The Great Eight
Sleep. We all need it. But few of us consistently sleep as long — or as restfully — as we should for optimum health. In fact, the U.S. Department of Health and Human Services estimates that about 35 percent of adults regularly get less than seven hours of sleep. Although sleep recommendations vary somewhat, most health experts agree that a solid eight hours for adults is a good night’s sleep.
Despite what you may believe, you are definitely not idle when you’re sleeping! Sleep is a complex biological process that supports brain function and helps keep you healthy.
8 facts to know about sleep
- You cycle through five distinct stages during the night, including a stage called rapid eye movement (REM). Some phases help you feel rested and energetic, and others help you learn new information and form memories, according to the National Institutes of Health.
- Sleep improves your cognitive abilities, such as learning and problem-solving skills.
- Studies show that sleep deficiency harms driving ability as much as, or more than, being drunk.
- Sleep heals and repairs your heart and blood vessels. Not getting enough sleep regularly may increase your risk for heart disease, obesity, stroke and diabetes.
- People who get even small amounts of regular physical activity are one-third less likely to report sleep problems and half as likely to report daytime tiredness, according to a survey by the American Academy of Sleep Medicine.
- While you sleep, your body “takes out the trash,” removing waste products and toxins from your brain. Some of these toxins are associated with Alzheimer’s disease and other neurological disorders.
- Snoring is generally harmless, but for some people, it can be a symptom of sleep apnea, a serious problem that causes to you briefly stop breathing. Sleep apnea may lead to high blood pressure, diabetes and other health problems.
- Some studies suggest an association between short sleep duration and weight gain, in part because of changes to hunger-related hormones. And of course, when you’re tired, you’re more likely to make less healthy food choices.
Click here to view our “The Great Eight” fact sheet and learn eight tips to help you get eight hours of sleep a night.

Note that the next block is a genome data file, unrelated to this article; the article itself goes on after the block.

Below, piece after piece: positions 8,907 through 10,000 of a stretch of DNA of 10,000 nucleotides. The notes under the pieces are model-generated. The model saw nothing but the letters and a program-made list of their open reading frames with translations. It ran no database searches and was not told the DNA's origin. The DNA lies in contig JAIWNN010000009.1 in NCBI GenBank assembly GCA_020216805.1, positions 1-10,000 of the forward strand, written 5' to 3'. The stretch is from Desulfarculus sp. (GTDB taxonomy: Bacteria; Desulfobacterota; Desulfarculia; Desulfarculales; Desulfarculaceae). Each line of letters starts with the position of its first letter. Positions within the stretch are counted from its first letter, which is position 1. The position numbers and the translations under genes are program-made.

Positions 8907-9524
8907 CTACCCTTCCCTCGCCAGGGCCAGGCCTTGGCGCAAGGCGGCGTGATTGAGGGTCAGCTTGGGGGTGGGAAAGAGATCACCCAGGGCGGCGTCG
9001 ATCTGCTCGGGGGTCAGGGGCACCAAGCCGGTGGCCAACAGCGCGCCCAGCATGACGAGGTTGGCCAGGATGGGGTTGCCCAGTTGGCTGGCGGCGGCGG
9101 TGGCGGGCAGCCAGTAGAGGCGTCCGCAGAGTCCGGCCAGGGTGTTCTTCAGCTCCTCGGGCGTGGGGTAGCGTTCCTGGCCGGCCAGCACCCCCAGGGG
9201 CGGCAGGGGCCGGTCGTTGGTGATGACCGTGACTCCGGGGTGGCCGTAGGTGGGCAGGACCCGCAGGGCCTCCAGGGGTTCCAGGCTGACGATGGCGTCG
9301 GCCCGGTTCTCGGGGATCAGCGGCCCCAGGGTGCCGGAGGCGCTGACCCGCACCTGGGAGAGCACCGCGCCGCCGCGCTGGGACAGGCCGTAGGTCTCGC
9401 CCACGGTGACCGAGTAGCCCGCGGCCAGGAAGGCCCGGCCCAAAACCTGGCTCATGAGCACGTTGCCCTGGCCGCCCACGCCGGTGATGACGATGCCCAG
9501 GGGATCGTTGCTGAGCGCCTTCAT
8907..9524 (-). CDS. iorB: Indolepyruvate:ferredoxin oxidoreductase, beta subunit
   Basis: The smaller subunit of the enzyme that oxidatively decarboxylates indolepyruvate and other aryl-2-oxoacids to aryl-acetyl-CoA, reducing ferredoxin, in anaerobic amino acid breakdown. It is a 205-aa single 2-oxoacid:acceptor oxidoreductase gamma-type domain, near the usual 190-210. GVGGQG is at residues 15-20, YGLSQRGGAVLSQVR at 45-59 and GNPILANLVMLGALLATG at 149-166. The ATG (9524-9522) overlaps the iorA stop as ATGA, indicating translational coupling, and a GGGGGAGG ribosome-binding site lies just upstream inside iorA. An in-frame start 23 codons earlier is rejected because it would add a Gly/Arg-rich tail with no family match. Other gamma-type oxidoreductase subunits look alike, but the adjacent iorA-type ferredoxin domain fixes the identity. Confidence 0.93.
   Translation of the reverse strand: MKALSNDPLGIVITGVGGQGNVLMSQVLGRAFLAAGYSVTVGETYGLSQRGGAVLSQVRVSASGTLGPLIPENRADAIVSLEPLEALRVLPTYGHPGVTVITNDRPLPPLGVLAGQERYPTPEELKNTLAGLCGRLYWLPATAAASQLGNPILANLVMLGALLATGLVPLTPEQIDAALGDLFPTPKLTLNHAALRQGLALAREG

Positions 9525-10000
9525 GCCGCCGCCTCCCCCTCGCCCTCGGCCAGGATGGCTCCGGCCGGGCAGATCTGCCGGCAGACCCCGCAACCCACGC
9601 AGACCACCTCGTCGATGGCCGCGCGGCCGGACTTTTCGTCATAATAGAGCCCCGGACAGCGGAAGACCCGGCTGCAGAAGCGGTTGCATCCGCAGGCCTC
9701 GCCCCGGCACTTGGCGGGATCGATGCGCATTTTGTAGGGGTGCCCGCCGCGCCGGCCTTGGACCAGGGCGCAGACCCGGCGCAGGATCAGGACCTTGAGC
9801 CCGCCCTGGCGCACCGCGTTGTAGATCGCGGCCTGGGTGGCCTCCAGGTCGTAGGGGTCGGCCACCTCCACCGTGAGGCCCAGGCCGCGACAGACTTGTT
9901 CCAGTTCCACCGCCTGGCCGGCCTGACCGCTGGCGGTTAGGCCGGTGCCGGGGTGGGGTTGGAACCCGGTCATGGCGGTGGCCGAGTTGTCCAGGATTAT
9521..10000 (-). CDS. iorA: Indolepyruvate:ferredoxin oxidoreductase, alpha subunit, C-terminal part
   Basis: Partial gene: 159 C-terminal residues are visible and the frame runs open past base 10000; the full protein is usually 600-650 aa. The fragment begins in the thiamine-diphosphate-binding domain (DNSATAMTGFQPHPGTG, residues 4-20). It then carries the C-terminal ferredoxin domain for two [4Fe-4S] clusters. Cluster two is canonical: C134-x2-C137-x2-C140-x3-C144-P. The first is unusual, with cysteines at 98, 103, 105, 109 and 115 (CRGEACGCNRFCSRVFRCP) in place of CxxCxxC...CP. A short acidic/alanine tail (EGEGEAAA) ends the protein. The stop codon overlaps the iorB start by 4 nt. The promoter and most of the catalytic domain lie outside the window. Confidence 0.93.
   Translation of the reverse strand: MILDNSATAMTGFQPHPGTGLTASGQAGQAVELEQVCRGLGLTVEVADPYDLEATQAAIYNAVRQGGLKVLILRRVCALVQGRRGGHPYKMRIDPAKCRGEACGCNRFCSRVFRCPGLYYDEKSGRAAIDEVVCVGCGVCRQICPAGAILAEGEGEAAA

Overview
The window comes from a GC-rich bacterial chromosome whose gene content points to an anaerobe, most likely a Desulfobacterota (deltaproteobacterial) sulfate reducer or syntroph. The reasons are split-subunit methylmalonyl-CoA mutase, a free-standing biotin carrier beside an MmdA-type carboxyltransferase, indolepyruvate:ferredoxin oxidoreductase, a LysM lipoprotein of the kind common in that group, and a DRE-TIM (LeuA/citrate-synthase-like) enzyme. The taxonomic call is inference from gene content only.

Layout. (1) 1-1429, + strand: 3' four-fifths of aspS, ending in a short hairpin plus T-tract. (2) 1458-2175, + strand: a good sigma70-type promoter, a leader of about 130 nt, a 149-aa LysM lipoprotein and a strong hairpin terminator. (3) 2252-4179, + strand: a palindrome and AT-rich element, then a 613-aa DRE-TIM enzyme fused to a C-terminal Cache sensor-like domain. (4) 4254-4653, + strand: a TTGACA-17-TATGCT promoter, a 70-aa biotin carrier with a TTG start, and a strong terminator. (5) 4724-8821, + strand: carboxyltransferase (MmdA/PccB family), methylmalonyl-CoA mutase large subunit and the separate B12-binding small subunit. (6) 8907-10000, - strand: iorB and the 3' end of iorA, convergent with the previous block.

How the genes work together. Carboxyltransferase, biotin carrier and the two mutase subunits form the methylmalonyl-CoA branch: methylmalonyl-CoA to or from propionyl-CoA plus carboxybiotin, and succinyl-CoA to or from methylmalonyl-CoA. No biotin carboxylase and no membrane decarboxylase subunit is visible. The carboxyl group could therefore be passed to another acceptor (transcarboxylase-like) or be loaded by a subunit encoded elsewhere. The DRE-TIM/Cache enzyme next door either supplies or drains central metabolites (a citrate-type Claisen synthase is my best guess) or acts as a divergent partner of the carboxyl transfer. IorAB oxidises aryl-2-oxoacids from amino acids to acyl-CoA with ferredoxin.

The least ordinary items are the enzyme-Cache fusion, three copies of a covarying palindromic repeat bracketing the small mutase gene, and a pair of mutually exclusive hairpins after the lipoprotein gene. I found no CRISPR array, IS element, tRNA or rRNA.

When was the last time you laughed? Laughing actually produces positive physical changes in your body that boost your health immediately and over the long term, according to the Mayo Clinic. For example, laughing:
- Releases endorphins and dopamine, which are feel-good hormones
- Relieves stress and helps you cope with it
- Stimulates your heart, lungs and muscles thanks to the sudden increase in oxygen levels
- Reduces pain
- Lessens depression, anxiety and tension
- Increases creativity and cognitive abilities
- Improves your immune system
- Improves relationships, creating happier marriages and bonding among group members
- Helps you shift the way you view situations and allows you to see them from a different perspective
Best of all, laughter is free, easy and readily available to everyone. Click here to learn ways you can bring more laughter into your life.
Impact family health through meal planning and prep. You may not consider yourself a gourmet cook or fine food aficionado, but what you eat and how you prepare food for yourself and your family can keep you healthy and help prevent serious disease. It can also help you and your family maintain a healthy weight, prevent chronic disease and boost your energy levels.
Eating is one of the great pleasures of life and a key component of many of our social interactions. However, many of us consume more calories than we actually need. That’s why nearly 69 percent of U.S. adults 20 and older are overweight or obese. Being obese increases your risk for heart disease, diabetes and other serious illnesses.
The key to healthy eating is to consume the right amount of calories from the right kinds of foods to support your activity level. It’s easier than you might think. Start by focusing on “real foods” and how you prepare them. Food writer Michael Pollan (author of “In Defense of Food and Food Rules”) says real foods are what our ancestors ate before science started “improving them” (think: processed foods).
If you’re ready to become a healthy foodie, click here to download our free fact sheet with some tips to get you started.
Quit the Sit
Don’t be a sitting duck. Sitting ducks are an easy target for many serious health conditions. Did you know that too much sitting is harmful — even if you exercise regularly? Research shows that being sedentary outside of purposeful physical activity (for example, running or going to the gym) raises your risk of developing many serious health conditions, including coronary heart disease, type 2 diabetes, and breast and colon cancers. It also shortens your life expectancy.